As soon as the police took off his handcuffs, Bruce began threatening the staff and other patients. With a show of force by four male staff, he agreed to go to the seclusion room, cursing and threatening as he went, fists clenched. Before I went in to interview him, I asked a burly childcare worker to wait outside and help me if he attacked. Frankly, I was afraid of Bruce. His right hand was swollen from punching the walls in eruptions of anger. He looked like a taut spring ready to go off if anyone irritated him. Seething with rage, he refused to talk with me. I told him every enraged person has reasons for his anger and invited him to tell me about his life, but he remained silent, his back turned.

In his days on the unit, Bruce’s story gradually unfolded. He was the youngest in a large family. The father rarely worked and often verbally and physically abused his wife and the boys. As they grew older, each son in turn put a stop to his beatings by fighting the father. A year ago, Bruce had confronted his father in a struggle for dominance. Then, after his parents separated, Bruce lived with his mother, but she soon demanded that he go live with his father. His mother refused to come to a single family session. After Bruce moved in with his father, he also began to use and sell drugs. He provoked fights wherever he went, taking on a fearless, ferocious identity even though he was only 5’4” tall and 135 lbs. His brothers had smeared toothpaste on him while he slept, which had triggered his rage.

In group sessions, he snarled and scoffed at the idea of talking about his feelings. Mostly, he remained sullenly silent. But slowly, he started taking a leadership role, often to protect some of the younger boys on the unit. As he realized he was safe and did not need to fight to protect himself, he grew less defensive. He began to tell some of his traumatic experiences-the mockery and beatings by his older brothers and school bullies.

During one session, he was nominated for the hardest worker, and won! He acted nonchalant as he took Rocko and Beara to his room, but I could sense he was softening and allowing our care to soak in. Later that day, his father came for a visit. Bruce proudly showed him Rocko and explained how he had won him for the day.

Sarcastically, the father said, “Oh how nice, you won a teddy bear!” The father showed distain for everything, including his son.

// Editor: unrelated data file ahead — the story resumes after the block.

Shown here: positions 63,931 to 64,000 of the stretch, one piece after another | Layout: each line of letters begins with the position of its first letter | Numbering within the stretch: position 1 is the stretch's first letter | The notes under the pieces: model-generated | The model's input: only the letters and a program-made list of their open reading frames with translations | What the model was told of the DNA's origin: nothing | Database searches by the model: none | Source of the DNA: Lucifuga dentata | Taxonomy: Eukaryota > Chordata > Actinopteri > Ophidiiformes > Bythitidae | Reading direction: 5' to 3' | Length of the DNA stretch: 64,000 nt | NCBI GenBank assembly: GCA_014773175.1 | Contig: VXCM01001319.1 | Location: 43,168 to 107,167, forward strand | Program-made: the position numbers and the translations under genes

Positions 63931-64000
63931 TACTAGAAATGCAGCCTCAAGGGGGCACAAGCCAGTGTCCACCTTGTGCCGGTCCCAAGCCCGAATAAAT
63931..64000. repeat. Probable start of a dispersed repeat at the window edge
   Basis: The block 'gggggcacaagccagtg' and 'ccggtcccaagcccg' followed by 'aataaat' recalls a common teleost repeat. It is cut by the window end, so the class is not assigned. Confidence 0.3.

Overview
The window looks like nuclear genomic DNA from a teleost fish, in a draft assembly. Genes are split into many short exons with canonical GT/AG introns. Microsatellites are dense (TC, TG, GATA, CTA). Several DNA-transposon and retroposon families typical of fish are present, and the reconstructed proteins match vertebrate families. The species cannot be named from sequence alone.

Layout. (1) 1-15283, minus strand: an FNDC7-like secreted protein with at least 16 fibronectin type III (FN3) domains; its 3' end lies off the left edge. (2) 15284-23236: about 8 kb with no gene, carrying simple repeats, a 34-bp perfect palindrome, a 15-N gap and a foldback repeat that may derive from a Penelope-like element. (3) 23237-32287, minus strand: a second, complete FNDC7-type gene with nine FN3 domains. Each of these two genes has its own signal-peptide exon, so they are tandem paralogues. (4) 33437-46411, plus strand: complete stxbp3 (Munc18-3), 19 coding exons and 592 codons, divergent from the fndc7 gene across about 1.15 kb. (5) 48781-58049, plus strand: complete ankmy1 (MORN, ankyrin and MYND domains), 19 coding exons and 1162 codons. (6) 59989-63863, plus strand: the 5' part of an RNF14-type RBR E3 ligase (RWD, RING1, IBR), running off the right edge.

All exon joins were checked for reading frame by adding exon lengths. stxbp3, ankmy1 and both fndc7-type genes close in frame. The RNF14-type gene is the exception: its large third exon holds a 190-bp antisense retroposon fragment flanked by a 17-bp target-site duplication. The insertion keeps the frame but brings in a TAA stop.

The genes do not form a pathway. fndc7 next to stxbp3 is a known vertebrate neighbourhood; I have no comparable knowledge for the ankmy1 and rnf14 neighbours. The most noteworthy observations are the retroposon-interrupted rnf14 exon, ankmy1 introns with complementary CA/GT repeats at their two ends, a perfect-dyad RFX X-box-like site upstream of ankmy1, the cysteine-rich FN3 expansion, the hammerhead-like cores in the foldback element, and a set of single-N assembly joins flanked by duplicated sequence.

As soon as he was “no longer out of control,” his HMO insurance company began a drumbeat for us to discharge Bruce. We resisted for as long as possible. In his final group session, Bruce told each kid, one by one, he would miss them, and why. He then apologized for his meanness the day before to the charge nurse, and tearing up, he said that he would miss her the most.

Then a six-year-old boy jumped out of his seat, ran over to Bruce, threw his arms around his neck and said, “Thank you for being my friend. I really mean it.”

Bruce began to cry. When he tried to hide it, I said, “Bruce, don’t hold it back. It’s okay to cry. If you keep it up, you’ll turn into a real human being.”

Bruce continued to cry for about an hour after the meeting. Clearly, he experienced a sense of being appreciated, understood, and respected-and longed for more. Bruce won Rocko that day with no contest and proudly carried him around the unit until his moment of discharge. In doing so, he was embracing Rocko and the value of caring, hope, and the struggle to overcome loss.

When we did not recruit a child psychiatrist in July, I could not bring myself to leave the unit and risk it being shut down. I continued working there for another year until we finally found someone to take over the position.

Bruce and my time with the unit staff taught me to never give up trying to help the most difficult and damaged patients. Showing kindness, respect, and caring often touches the heart of the most troubled patients we try to help. Creating a safe caring environment comes from strong leaders who are free to share their tender feelings.


Dr Reid is a child psychiatrist in private practice in Virginia Beach, VA.